BY MUHAMMAD M. ALI, OCTOBER 18, 2023 | 06:21 PM
In this report, YERWA EXPRESS NEWS uncovered how the Federal Ministry of Works and Housing's subpar execution of water projects has left students in Maiduguri struggling with water shortages, making it difficult for them to learn.
Usman Idi, an SS1 student at Government College Maiduguri, remembered how he was flogged when he went to fetch water in a nearby borehole for his ablution.
Fifteen of his school’s 16 boreholes are dysfunctional. The school’s about 5, 000 population scamper for water in just one, which was built in 2022 by AGILE. It has since become a general purpose source of water for cooking, lavatory and use in the staff quarters, among others.
The dining staff would walk a distance of about 0.4km every day to fetch several liters of water to cook for the students. Whenever this is not forthcoming, they have to cover an even longer distance to source from neighboring boreholes.
There is always a standing competition for water between teachers, dining staff and students at the borehole, a solar-powered configuration donated to the school by AGILE.
The remaining water sources of various sizes and setups are in different states of disrepair.
Picture of Idi with his friends
Idi was flogged because he went to fetch water for his ablution and other personal use in Ramat Polytechnic at a wrong time.
'We planned to use it for evening and morning prayers. But then four of us fell into the hands of some bullies who severely beat me with whips,’ he said.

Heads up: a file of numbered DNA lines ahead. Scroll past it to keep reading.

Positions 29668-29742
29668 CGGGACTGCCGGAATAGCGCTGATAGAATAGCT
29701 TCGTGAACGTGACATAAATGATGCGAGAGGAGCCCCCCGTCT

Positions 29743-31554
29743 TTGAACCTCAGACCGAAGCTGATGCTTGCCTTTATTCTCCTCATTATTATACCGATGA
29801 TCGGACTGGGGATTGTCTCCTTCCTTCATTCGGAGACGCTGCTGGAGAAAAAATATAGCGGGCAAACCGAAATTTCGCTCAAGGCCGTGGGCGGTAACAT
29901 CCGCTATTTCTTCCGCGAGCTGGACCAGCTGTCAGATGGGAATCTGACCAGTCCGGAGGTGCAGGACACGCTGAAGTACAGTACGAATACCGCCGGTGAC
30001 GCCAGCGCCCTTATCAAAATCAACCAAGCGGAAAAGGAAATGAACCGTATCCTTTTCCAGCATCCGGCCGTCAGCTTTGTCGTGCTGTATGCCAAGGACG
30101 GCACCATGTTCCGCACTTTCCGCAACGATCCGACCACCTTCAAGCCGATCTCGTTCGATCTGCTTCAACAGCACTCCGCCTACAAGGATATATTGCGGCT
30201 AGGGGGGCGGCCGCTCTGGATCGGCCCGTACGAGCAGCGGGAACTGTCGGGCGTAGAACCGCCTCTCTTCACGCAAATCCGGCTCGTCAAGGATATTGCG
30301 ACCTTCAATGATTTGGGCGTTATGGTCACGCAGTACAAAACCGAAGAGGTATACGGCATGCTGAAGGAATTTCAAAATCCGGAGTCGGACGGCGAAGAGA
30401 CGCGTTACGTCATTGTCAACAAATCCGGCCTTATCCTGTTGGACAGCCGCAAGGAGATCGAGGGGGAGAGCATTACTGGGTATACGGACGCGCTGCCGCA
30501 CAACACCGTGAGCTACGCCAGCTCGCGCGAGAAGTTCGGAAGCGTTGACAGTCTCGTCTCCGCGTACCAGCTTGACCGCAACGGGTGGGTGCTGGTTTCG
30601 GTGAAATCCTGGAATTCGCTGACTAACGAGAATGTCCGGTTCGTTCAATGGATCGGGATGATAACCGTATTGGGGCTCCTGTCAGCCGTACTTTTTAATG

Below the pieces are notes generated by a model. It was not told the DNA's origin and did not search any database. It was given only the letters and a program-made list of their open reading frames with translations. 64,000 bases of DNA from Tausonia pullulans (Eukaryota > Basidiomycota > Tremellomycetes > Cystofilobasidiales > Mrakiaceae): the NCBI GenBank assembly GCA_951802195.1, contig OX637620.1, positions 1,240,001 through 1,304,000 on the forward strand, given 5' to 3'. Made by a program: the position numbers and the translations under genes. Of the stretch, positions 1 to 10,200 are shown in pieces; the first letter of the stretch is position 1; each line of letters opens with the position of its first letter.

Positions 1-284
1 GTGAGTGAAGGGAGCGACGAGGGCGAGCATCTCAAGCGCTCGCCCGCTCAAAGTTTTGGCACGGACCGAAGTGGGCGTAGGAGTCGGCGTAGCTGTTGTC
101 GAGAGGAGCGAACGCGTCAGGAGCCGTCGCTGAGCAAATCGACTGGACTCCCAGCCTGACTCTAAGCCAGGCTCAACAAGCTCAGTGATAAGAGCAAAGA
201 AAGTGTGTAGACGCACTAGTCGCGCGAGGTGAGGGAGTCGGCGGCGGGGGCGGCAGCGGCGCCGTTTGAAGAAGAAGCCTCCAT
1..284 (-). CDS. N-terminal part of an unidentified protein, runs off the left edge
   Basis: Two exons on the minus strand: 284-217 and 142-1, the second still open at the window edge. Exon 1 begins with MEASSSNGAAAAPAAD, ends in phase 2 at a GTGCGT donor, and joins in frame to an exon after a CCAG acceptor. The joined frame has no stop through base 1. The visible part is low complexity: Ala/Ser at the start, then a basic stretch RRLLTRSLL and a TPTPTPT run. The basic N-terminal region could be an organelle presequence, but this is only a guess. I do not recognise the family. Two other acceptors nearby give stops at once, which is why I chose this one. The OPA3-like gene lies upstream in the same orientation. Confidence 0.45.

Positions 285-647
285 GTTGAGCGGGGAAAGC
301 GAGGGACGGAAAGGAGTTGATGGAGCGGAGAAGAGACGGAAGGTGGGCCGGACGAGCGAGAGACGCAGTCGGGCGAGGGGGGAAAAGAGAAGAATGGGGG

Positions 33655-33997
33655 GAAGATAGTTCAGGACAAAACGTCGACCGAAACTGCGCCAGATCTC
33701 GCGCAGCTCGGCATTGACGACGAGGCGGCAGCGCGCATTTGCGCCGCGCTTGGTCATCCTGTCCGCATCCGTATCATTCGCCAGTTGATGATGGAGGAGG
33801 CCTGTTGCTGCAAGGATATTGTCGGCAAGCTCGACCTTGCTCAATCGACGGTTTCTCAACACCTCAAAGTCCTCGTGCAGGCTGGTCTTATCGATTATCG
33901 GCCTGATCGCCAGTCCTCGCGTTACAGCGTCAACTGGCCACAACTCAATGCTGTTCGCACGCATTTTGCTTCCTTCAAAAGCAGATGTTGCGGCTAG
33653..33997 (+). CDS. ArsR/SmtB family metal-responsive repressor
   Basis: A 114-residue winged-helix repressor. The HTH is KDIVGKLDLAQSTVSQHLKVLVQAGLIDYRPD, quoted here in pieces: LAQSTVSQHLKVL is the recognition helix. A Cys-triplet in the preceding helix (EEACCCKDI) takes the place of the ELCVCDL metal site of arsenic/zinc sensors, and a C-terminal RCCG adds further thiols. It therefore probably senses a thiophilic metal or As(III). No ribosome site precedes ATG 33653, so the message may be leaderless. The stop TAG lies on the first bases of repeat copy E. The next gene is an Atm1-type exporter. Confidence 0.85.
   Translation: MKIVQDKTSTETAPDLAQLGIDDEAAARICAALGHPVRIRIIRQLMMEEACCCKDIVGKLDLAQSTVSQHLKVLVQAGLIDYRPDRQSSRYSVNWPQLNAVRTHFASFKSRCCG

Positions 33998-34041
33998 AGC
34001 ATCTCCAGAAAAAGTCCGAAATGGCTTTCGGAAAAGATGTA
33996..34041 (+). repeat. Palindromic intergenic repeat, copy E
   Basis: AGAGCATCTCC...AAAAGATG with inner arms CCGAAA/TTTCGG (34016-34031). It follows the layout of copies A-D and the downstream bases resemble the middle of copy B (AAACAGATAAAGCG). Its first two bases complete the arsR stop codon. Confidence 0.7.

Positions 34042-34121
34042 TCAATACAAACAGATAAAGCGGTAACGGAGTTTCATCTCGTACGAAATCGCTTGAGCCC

Ramat Polytechnic is located next to Government College Maiduguri. The two schools share walls, but an ‘illegal’ passage connects them, which boarding students at the latter use to ‘escape’; but eventually becomes the shortest route to obtain water for their basic use.
Others also trek to Yerwa Government Girls College for similar purpose. But even with the distance, they got water not without challenges. When all options fail, students say they go to classrooms without bathing and their uniforms unwashed.
'The functional solar-powered borehole is not always accessible because the school dining facility also uses it. Sometimes we go to class without bathing. We also fetch water from Yerwa Government Girls College or Sir Kashim College of Education, but if the principal catches students, they are in trouble,' said Mohammed Salisu, a JSS 1 student at the school.
Picture of Borehole constructed by Hawawu Global Venture
Borno’s elite western school
But Government College is Borno’s oldest western school, with a history going back to the colonial period. It used to be the state’s or perhaps the North East sub-region’s elite school. It produced some of the state’s brightest, including past governors, lawmakers and businessmen, among others.